It is apparent that no lasting peace is possible in the Mideast until there is a settlement of the longstanding demand for a Palestinian homeland. The US and the UN should press Israel to withdraw from the West Bank in return for Palestine's recognition of Israel's right to exist. Hard-liners among the Israelis and the Palestinians might never accept compromise, but Bush needs to get Ariel Sharon and Yasser Arafat to sit down, make a deal and stick to it. Both Sharon and Arafat have shed innocent blood in their pasts. They can atone for it now.

It's just possible that the carnage in New York and Washington has sickened all but the most hardened fanatics. Perhaps it gives us an opportunity to achieve a breakthrough. Let's hope that W's war doesn't let the Islamic world forget the horror and stupidity of religious-inspired fanaticism.

We must recognize the limits of military force. We have been at war with Iraq for 10 years but we haven't defeated Saddam Hussein yet. We have only delivered misery to the people he rules. More to the point, we've waged a war on drugs for 30 years, imposed draconian sentences that put millions of drug users and dealers in jail, seized billions in assets and indoctrinated a generation to "Just Say No" and inform upon their parents if they see a baggie of weed, but we still can't stop the narcotraffickers.

A war on terrorism must not only apprehend those who planned and helped carry out the murderous attacks. It also must address the poverty and injustices that feed generations of accumulated grievances.

At home, the FAA should follow the recommendations of the Airline Pilots Association and order reinforced cockpit doors that seal off pilots from potential hijackers. Also, airport security should be handled by properly trained federal authorities. The use of minimum-wage security guards to handle airport security is just another glaring indictment of the penny-wise privatization of public service. If we have to secure airplanes with the same sort of painstaking examinations that the Israeli airline El Al employs, it can be done.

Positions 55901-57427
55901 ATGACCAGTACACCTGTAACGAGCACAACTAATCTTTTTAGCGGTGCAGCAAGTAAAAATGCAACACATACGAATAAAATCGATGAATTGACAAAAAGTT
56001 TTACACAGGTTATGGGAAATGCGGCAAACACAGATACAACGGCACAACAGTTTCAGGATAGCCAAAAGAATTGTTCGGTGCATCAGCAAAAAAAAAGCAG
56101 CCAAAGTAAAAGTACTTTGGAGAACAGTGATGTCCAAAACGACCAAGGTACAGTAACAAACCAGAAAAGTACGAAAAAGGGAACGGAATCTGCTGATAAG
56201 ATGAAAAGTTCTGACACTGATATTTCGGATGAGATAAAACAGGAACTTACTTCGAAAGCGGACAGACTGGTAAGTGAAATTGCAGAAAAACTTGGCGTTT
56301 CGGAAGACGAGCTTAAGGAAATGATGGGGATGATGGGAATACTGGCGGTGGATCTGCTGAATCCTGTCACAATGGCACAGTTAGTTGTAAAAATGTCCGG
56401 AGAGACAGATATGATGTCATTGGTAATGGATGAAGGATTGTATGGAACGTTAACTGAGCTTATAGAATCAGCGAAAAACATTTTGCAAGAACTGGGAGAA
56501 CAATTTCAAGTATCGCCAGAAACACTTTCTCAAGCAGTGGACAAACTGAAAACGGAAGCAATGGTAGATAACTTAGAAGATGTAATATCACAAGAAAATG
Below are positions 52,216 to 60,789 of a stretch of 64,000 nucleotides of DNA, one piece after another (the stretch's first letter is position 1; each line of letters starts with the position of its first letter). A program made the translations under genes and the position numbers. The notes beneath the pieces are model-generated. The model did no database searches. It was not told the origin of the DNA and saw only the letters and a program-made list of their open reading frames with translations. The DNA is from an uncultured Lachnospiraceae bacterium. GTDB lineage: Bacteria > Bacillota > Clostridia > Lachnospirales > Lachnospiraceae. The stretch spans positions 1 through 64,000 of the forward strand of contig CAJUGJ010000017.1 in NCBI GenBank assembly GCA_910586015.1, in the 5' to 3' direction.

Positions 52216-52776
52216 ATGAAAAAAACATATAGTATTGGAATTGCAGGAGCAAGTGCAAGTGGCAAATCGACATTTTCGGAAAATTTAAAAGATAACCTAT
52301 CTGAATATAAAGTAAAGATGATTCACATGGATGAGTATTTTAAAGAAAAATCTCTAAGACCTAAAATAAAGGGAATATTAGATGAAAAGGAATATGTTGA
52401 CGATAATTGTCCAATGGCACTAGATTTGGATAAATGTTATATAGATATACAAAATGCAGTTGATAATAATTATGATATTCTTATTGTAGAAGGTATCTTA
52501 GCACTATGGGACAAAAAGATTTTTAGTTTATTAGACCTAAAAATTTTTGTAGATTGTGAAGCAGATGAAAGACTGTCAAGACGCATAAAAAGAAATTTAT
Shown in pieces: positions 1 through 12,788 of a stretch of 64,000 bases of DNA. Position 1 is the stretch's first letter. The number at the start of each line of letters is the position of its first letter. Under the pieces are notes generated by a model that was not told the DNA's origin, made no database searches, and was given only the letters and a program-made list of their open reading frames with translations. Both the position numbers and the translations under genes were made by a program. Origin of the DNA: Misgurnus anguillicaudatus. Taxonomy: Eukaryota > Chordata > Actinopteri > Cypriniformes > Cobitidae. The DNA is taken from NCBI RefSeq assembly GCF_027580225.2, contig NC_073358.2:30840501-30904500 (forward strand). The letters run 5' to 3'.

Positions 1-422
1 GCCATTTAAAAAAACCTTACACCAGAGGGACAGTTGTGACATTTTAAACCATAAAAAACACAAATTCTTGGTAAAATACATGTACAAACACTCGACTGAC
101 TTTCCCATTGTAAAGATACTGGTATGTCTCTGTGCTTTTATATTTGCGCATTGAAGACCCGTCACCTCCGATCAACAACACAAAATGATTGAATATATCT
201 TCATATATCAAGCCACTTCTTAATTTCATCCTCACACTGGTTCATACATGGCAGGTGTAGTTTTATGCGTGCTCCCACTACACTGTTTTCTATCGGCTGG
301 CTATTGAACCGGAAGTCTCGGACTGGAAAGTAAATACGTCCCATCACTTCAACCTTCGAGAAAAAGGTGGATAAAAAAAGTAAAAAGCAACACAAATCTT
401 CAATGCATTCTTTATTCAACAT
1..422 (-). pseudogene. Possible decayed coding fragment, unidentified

For those of us who would rather not wait two hours to have an inspector paw through our luggage, this would be a good time to reinvest in passenger rail service. We not only need high-speed rail service between major cities; we also could use regular passenger service connecting mid-sized cities.

Unlike the folks in Afghanistan, Iraq, Syria and the other nations that have been identified as supporting terrorism, citizens of the USA have the right to vote and, at least in the case of Congress, that vote still counts. We don't want to end up like Iran where the people can elect moderate legislators but the mullahs still run the country into the ground. We don't want misreaders of the New Testament running this country, either.

We also still have the First Amendment that allows a free and lively exchange of ideas. So we'll proudly recite the Pledge of Allegiance and just as proudly salute the Stars and Stripes, but we'll argue against adventures that dishonor the flag and the ideals it stands for. It's not easy to go against the flow, but we feel these issues must be raised. -- JMC